Words Are Fun

moransEach day I attempt to incorporate a new word into casual conversation. Don’t misunderstand me, I’m not trying to enrich my vocabulary, but rather endeavoring to inject absurd, and oftentimes offensive, words into conversations. Ultimately, I want to see if I can spout off weird words without people calling me out on my idiocy. I figure if they ask me what I’m talking about I failed.

I found the word “hootenanny” almost impossible to use without receiving some kind of negative response. I tried using it couple of ways: “Man, I’m still hungover from last night. That was a helluva hootenanny!” That didn’t work, so I tried, “Hey baby, how much for a hootenanny?” That little ha-ha got a lit cigarette flicked in my face.

I eventually gave up on hootenanny and moved on to “verily.”

“Verily” is simply a declaration of affirmation, and is synonymous with “amen,” “so be it,” “assuredly,” and “word up mofo.” The first, and incidentally, the last, place I tried this verbal switcheroo was at church. I really didn’t figure that anyone would notice, or if they did I was confident that my fellow churchgoers knew enough about their religion to understand the etymology of the terms of worship. After I washed the incense out of my eyes and cleaned the crackers out of my hair I decided to forget about verily.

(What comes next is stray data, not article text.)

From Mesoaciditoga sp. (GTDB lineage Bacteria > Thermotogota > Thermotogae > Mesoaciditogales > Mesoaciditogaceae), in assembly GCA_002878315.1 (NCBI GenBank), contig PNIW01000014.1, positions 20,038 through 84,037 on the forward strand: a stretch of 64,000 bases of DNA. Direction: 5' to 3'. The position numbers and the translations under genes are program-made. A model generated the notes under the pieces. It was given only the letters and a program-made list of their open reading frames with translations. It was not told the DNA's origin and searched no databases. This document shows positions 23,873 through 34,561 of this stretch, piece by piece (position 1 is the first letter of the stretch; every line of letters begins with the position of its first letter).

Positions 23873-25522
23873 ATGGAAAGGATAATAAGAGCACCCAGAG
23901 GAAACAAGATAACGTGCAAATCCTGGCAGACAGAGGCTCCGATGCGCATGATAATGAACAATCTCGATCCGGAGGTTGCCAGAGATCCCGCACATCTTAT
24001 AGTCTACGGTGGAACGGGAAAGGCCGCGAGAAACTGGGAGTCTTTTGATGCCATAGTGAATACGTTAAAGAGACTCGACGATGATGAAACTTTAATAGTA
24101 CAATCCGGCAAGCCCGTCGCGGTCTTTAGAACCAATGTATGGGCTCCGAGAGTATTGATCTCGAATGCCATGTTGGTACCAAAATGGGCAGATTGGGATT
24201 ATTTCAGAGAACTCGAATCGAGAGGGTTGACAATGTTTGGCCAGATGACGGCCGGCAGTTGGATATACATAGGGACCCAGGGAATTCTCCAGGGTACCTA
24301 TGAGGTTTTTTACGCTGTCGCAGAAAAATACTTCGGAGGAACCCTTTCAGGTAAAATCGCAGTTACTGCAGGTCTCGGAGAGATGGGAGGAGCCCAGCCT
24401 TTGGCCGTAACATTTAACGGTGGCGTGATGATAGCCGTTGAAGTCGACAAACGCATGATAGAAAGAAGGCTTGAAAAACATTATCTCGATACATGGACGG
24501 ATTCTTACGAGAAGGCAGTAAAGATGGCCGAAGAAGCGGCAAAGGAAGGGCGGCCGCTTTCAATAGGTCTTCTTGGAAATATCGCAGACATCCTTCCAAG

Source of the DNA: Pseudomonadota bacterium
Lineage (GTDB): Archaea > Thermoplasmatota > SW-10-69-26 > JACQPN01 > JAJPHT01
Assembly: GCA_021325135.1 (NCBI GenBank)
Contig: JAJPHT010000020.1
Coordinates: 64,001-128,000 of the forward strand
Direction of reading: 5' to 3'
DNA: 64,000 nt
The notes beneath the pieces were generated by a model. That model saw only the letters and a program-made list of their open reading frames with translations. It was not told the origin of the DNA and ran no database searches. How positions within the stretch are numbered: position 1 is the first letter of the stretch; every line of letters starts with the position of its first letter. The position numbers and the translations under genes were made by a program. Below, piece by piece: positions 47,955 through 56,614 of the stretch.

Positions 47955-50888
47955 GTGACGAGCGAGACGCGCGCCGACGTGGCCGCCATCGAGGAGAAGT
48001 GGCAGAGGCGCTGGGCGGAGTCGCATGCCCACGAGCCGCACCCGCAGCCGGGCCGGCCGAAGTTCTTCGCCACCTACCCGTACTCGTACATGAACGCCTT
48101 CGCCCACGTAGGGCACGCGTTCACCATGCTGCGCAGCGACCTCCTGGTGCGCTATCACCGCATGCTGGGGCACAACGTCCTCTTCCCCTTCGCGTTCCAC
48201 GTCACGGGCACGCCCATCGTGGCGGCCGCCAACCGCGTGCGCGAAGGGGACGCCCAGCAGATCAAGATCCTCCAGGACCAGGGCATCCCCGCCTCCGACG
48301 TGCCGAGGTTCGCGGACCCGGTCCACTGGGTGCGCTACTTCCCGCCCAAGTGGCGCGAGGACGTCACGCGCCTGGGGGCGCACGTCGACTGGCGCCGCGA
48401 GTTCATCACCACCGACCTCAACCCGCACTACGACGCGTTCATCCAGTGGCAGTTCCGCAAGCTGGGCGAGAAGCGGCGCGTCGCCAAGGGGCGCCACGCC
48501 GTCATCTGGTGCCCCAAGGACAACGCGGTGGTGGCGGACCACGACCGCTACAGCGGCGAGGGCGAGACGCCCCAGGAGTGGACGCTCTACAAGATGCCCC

I was able to squeeze “dingle-berries” into a conversation without getting busted. This one was surprisingly easy. I just said, “Ugh, my tummy hurts. I probably need to get some more fiber in my diet. Anyone know if dingle-berries are in season?” No one did, but several people guessed August.

Tomorrow I’m planning on trying out “nutsack.” I’ve thought of several sentences that I’ll use to sneak it into conversation, but I’m a little nervous about this one. Most people know that “nuts” is a euphemism for testicles, but I’m hoping that the “sack” aspect will be enough to confuse them.

I’m thinking of upping the stakes for myself by adding weird and obscene hand-gestures along with the words. “Oh, no ma’am. That’s ASL for ”˜can you shake up the ketchup for me?’.”

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